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Making Sense of Exercise Contraindications

I've got a wonky shoulder. Actually, the term "wonky" probably doesn't do it justice. As of a MRI in 2014, here's what I've got:

"There is a high-grade partial thickness articular surface tear of the posterior fibers of the supraspinatus that measures 15 mm AP x 15 mm RL. The undersurface tendon fibers are delaminated and retracted 15
mm.

"There is a high-grade partial-thickness cartilage defect over the posterior medial aspect of the humeral head
(near the posterior-superior labrum) with cartilage flap formation that measures 8 mm SI x 5 mm AP."

That was about three years ago, and it may be worse now. The truth is that it started with internal impingement during my high school tennis career, and gradually progressed over the years. In comparing the 2014 MRI to one I'd had in 2003, you see that the damage has progressed (as expected), but the symptoms have actually gotten substantially better.

My (occasional) pain is your gain, though. You see, the symptoms (or lack thereof) can actually teach us a lot about how we view contraindicating exercises.

I can bench press as heavy as I want with zero issues. Pull-ups, rows, pullovers, overhead carries, landmine presses, Turkish get-ups are all completely asymptomatic. They're in my safe exercise repertoire.

And, as long as I don't go crazy with volume or intensity, I can throw a baseball just fine. I long-tossed out well over 200 feet with my pro guys consistently this offseason and it wasn't a problem.

Overhead pressing is weird for me, though. If I tried to push press 135 pounds, my shoulder would hate me for the next 6-8 weeks. Interestingly, though, if I keep the weight lighter, stick to dumbbells in the scapular plane, control the tempo, focus on perfect technique, and don't go crazy with volume, overhead pressing actually makes my shoulder feel better. I'll work it in as an assistance exercise every other month.

 

 

Thanks to a chronic partial thickness rotator cuff tear, overhead pressing is weird for me. If I tried to push press 135 pounds, my shoulder would hate me for the next 6-8 weeks. Interestingly, though, if I keep the weight lighter, stick to dumbbells in the scapular plane, control the tempo, focus on perfect technique, and don't go crazy with volume, overhead pressing actually makes my shoulder feel better. I'll work it in as an assistance exercise every other month. This reminds us that we shouldn't just contraindicate exercises, but rather specific SCENARIOS. You won't change a person's anatomy, but you can certainly change the training stimulus to accommodate that anatomy. Check out today's post at www.EricCressey.com/blog for more info. #cspfamily #rotatorcuff #overheadpress #shoulderpain #shoulderworkout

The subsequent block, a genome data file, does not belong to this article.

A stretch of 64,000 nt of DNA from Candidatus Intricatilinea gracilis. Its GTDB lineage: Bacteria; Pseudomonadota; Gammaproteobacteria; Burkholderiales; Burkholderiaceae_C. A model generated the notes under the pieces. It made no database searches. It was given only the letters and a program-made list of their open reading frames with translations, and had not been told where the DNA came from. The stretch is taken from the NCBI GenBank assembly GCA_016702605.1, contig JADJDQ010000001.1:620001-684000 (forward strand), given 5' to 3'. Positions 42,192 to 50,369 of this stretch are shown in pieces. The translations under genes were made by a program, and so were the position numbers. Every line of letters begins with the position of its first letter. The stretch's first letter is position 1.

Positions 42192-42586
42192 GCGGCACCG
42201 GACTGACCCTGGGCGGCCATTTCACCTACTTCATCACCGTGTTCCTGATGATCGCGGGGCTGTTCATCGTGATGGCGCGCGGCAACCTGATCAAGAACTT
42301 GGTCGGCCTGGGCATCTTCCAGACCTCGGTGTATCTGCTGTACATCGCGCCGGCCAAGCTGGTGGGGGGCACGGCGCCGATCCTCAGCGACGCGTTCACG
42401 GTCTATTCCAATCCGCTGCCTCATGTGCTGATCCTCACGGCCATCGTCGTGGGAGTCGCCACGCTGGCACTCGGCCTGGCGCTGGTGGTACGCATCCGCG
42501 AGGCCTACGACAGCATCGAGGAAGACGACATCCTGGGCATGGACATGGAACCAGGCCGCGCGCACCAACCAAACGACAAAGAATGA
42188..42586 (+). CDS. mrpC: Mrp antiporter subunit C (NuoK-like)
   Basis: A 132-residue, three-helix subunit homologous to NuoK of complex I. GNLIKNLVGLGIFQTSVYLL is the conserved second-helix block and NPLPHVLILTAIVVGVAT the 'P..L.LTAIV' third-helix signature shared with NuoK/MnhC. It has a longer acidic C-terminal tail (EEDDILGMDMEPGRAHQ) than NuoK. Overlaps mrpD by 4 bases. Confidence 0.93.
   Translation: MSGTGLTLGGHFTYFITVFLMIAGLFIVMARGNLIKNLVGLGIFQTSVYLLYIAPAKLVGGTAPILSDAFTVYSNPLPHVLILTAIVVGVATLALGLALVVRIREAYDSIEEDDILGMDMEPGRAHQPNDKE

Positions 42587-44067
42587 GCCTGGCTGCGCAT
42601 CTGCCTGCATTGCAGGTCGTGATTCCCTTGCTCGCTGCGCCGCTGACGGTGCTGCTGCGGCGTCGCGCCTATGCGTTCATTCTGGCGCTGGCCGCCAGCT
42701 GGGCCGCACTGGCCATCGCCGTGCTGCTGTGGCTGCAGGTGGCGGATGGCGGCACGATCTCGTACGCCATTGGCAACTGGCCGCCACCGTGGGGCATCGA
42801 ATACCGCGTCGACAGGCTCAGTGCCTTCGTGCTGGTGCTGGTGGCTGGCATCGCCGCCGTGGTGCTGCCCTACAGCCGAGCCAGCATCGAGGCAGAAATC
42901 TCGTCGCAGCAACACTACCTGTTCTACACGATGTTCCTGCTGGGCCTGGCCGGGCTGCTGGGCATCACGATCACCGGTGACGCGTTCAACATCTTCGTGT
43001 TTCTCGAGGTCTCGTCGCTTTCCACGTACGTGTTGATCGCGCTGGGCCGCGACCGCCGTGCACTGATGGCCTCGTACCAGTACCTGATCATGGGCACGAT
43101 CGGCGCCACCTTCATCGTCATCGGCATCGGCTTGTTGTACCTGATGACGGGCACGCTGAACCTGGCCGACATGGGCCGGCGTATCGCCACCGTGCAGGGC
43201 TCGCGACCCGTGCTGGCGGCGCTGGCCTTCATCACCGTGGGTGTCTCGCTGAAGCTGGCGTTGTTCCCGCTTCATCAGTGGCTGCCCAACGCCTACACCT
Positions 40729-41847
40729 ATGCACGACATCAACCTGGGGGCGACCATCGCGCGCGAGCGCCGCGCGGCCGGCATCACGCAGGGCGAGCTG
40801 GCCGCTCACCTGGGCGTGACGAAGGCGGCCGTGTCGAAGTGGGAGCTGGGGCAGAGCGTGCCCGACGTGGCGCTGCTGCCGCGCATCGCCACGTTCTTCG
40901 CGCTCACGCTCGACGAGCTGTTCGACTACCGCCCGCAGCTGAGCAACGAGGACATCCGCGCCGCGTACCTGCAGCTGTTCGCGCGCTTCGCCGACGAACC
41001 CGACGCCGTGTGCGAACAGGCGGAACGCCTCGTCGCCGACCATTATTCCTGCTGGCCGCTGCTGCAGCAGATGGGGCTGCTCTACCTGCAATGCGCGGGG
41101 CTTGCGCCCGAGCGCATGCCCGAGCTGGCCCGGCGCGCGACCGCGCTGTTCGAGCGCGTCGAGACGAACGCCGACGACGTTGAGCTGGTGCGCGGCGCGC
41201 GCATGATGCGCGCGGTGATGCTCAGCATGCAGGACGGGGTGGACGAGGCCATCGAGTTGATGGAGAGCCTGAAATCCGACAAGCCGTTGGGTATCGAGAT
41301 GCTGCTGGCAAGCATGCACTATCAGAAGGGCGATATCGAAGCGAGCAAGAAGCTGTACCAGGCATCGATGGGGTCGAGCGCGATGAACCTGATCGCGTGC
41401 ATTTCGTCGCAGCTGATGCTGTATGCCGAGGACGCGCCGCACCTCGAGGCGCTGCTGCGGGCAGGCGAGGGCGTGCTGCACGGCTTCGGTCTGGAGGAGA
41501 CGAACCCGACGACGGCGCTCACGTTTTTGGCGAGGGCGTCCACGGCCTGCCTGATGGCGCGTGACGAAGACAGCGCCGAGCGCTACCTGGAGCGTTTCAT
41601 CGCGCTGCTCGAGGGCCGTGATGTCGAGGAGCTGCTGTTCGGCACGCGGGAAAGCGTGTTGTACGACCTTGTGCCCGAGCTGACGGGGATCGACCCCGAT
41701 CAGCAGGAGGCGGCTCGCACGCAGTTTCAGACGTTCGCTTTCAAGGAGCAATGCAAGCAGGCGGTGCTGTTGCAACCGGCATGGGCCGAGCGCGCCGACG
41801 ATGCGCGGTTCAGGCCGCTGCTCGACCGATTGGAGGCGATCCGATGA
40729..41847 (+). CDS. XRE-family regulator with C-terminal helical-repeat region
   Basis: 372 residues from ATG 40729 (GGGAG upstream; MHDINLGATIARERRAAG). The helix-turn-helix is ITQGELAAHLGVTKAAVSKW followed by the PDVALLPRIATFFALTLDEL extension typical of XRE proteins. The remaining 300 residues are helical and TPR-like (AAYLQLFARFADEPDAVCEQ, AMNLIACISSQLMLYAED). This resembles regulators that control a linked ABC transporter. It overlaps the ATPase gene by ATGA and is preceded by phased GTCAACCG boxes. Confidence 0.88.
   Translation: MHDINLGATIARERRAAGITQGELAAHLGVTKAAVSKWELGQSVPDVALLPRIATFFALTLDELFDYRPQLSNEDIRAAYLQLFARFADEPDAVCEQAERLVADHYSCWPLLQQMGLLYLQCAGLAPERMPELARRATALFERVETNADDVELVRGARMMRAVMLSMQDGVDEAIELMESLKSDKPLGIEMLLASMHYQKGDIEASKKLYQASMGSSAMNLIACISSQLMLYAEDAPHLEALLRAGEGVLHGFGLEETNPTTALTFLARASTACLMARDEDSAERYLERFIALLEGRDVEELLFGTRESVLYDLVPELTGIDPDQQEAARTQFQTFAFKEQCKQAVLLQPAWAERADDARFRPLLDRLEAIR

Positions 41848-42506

A post shared by Eric Cressey (@ericcressey) on

Interestingly, though, back squatting is what destroys my shoulder the most. This is consistent with an internal impingement diagnosis, but doesn't make a whole lot of sense when you consider that I can throw pain-free. Even if I just try to put a 45-pound barbell on my shoulders, it lights my shoulder up in a very bad way.

This weird collection of symptoms can actually teach us three really big lessons, though.

1. Everyone's symptoms and provocative patterns are completely different.  Two people might have a very similar medical diagnosis, but dramatically different safe exercise repertoires.

2. Too often, we contraindicate simply contraindicate exercises. In reality, we should be looking much broader, considering factors such as absolute loading, tempo, volume, and exercise technique.

[bctt tweet="We should contraindicate people from exercises, not exercises for people."]

3. An individual's "safe" exercise repertoire may evolve over time due to changes in movement quality, tissue quality, recovery capacity, and structural integrity. Our programming needs to evolve to accommodate those changes, too.

Certainly, some exercises are inherently bad and not worth the risk, but it's important to evaluate each individual and situation individually to make the determinations on all those "middle of the road" exercises that deliver great training effects and make strength and conditioning fun.

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LEARN HOW TO DEADLIFT